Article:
The process of the invention and its preferred use will be illustrated in further detail by the following non-limiting examples. In the examples, percentages are expressed in terms of weight, and parts by weight are related to parts by volume as grams to cubic centimeters.

EXAMPLE 1

One hundred seventy-five parts by volume of 75% strength aqueous methanol with a salt content of 3.2% NaCl and 1.6% Na glycolate (employed as a washing medium for crude NaCMC) were introduced into a column which contained 600 parts by volume of a weakly basic anion exchanger in the gel form, made with an acrylic material and containing tertiary amino groups (®Amberlite IRA 93). The column was eluted with water which had been adjusted with dilute aqueous NaOH solution to a pH of about 9. During the introduction of the mixture to be separated and in the first phase of the elution, an alkaline-aqueous methanol was eluted which, after treatment in a strongly acid cation exchanger, can be employed again, in the form of a salt-free organic solvent, as a washing medium for crude NaCMC. A fraction with a significantly enriched concentration of Na glycolate, with 68.8% by weight of the starting amount, followed in the range from about 450 to about 1,000 parts by volume of eluate (with a maximum at about 650 parts by volume), and at the same time 26.3% of the NaCl was also eluted. After treatment of the eluate with a strongly acidic cation exchanger, distillation of the residual methanol and concentration by distillation, a commercial 57% strength NaCl-containing aqueous glycolic acid was obtained, which could be decolorized by conventional methods (for example with active charcoal).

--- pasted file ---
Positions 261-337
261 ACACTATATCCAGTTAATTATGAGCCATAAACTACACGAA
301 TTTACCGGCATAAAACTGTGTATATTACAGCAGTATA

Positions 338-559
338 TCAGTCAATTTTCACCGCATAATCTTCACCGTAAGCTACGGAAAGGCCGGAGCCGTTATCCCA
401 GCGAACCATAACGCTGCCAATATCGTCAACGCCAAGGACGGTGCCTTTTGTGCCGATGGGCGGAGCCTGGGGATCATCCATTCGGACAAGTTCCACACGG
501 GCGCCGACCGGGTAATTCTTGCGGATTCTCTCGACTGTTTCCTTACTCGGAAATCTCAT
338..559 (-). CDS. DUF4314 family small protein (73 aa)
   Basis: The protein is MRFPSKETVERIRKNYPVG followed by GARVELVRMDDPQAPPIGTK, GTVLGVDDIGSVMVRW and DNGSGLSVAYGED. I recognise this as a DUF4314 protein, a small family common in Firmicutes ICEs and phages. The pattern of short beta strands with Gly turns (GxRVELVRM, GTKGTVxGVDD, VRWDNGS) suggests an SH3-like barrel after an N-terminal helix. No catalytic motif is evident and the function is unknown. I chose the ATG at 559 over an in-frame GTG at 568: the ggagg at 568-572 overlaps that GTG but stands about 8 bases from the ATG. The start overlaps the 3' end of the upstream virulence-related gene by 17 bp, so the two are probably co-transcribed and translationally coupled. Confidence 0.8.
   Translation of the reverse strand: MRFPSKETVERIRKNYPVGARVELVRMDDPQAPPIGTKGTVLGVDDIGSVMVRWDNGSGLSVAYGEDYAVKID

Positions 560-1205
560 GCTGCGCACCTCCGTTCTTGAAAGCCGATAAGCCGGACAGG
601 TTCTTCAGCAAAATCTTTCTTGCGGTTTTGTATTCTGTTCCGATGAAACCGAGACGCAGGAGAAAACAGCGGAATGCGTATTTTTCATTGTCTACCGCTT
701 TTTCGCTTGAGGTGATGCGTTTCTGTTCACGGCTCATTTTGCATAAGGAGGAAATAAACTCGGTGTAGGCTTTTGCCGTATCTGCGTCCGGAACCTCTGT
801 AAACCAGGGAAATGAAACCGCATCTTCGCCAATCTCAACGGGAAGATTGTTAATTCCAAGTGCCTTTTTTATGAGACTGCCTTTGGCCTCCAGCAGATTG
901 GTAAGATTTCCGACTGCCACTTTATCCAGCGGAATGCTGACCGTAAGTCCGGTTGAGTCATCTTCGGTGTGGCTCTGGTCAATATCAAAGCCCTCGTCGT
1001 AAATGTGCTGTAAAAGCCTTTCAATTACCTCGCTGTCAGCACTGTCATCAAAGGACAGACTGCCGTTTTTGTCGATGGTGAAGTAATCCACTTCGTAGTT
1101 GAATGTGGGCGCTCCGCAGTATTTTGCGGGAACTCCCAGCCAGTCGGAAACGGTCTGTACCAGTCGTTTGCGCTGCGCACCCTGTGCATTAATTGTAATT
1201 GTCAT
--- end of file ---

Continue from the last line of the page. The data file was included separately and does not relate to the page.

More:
EXAMPLE 2

Seven thousand five hundred parts by volume of 65% strength aqueous isopropanol with a salt content of 0.6% NaCl and 0.4% Na glycolate (liquid reaction medium separated from crude NaCMC) were introduced into a column which contained 600 parts by volume of a strongly acidic cation exchanger. The mixture which had been acidified in this manner and which was still to be separated was then eluted through a column which contained 350 parts by volume of a weakly basic anion exchanger in a macroporous form made of a polystyrene material containing tertiary amino groups (®Permutit EM-13). 4,500 parts by volume of a pure aqueous isopropanol having a conductivity of less than 4.5 μS were initially obtained, and the following approximately 1,800 parts by volume comprised a dilute isopropanolic-aqueous glycolic acid solution with a maximum glycolic acid content at about 6,300 parts by volume of eluate and with a hydrochloric acid content in the glycolic acid solution beginning simultaneously and increasing continuously from this maximum. It was possible to re-use the aqueous isopropanol from the first 4,500 parts by volume of eluate directly in the production of NaCMC without an accompanying increase in the proportion of by-products in the system. The isopropanolic-aqueous glycolic acid solution can be separated by distillation into the azeotropic water/isopropanol mixture and aqueous NaCl-free glycolic acid, and the product can be decolorized by conventional methods (for example with active charcoal).